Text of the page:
Macron: Stop Relying On U.S. For EU Defence

President MacronPresident Macron

By Israel Rafalovich (Brussels) | Relaunching his diplomatic agenda after his leadership ambitions suffered a blow when his Environment Minister Nicolas Hulot resigned, French President Emmanuel Macron called for the EU to stop relying on the United States for its military defence. He pushed for a fresh EU integration and announced that in the coming months he will put new proposals to boost EU defence cooperation.

The main reason for the French move is that the transatlantic relations are changing these days to the worst. During an official visit to Finland President Macron told an audience of diplomats, lawmakers and international relations experts that the EU can no longer rely on the U.S. for its security and underlined that it up to the EU to guarantee its security and called on the EU to seek a “strategic autonomy”.

He further called on the European Union to rethink the terms of the European security architecture with Russia which is in the EU’s interest to maintain stability in Europe. An EU defence and security union that could guarantee the European Unions security and prosperity.

The EU needs a fresh thinking on security, a thinking that should be out of the box.

The new security order can only come to life with new ideas. The European Union needs to reformulate the EU security as well as the security needs that the Union would face in the future. Security Experts in Brussels have said that a much bolder and more realistic vision would be to scrap NATO and create a new security architecture for the European Union.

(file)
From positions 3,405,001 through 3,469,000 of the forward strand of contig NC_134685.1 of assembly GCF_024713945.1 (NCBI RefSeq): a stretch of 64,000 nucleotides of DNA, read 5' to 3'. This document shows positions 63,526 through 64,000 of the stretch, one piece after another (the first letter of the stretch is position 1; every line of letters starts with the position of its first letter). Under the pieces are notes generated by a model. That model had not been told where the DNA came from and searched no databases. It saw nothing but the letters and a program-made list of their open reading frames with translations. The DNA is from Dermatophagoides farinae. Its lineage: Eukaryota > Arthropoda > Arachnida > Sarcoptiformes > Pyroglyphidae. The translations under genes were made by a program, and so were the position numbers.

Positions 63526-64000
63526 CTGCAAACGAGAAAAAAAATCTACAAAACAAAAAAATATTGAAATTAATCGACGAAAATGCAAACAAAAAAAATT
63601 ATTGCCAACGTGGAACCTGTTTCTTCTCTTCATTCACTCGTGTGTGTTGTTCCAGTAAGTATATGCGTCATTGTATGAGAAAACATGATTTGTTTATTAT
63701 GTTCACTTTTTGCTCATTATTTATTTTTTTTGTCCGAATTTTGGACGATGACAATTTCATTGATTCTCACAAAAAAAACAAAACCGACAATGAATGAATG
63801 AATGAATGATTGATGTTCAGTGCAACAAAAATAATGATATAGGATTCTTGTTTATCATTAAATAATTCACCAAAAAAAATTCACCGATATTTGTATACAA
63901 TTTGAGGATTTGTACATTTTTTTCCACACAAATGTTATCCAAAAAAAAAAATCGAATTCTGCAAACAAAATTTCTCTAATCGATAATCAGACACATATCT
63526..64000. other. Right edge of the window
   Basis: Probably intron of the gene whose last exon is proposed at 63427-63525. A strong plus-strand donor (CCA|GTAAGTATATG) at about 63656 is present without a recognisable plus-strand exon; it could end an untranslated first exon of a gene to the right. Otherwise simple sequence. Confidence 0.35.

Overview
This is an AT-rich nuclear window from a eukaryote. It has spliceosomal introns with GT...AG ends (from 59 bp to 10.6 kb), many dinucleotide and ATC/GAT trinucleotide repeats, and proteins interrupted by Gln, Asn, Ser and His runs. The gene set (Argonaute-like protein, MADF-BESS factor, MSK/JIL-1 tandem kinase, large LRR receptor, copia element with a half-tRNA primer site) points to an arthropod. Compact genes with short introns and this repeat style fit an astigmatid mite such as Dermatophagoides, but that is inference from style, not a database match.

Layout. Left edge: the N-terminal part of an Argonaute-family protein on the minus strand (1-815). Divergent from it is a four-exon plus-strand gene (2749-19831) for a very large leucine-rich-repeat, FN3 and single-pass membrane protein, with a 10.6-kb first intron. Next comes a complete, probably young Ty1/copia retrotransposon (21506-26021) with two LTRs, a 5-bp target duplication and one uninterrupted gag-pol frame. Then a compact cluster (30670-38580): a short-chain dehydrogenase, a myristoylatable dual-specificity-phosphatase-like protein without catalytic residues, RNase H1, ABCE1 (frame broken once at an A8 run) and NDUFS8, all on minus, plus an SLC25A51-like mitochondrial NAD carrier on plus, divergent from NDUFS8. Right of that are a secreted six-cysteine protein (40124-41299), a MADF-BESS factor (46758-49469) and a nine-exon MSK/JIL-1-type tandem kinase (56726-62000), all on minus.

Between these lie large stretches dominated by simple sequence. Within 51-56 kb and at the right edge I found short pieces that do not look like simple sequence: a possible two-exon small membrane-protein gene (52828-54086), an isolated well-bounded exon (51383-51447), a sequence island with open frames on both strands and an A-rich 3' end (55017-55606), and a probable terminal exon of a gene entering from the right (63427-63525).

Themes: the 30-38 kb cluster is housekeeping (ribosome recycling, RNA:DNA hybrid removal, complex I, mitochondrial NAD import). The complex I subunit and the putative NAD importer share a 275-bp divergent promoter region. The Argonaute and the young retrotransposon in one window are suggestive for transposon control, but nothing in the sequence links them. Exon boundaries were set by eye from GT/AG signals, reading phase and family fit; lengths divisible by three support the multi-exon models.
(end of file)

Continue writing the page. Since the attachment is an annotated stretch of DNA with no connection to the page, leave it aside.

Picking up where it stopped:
They pointed out, that today there is a misplaced loyalty to NATO that projects a false illusion of security. In order to reach this “strategic autonomy” Macron proposed “cooperation reinforced almost automatically, which will mean that, for member states who agree with the reform, we could have a real solidarity of intervention if one state was attacked.”It should resemble article 5, referring to NATO defence clause, that determines that an attack on one member state is an attack on all. Nine European Union states signed up in June to a French plan for a European intervention group, including the U.K., which backs the measure as a way to maintain strong security ties with the EU after Brexit.

Macron’s plans will likely find the support of Germany. France and Germany have both backed the idea of a joint response force and have announced plans to develop a fighter jet together.

About the Author

Israel Rafalovich
Israel Rafalovich is a journalist now based in Brussels who has over 50 years of experience in Tel-Aviv, Brussels, Bonn and Washington, DC. He covers Europe and the European institutions and writes a weekly column on International Relations.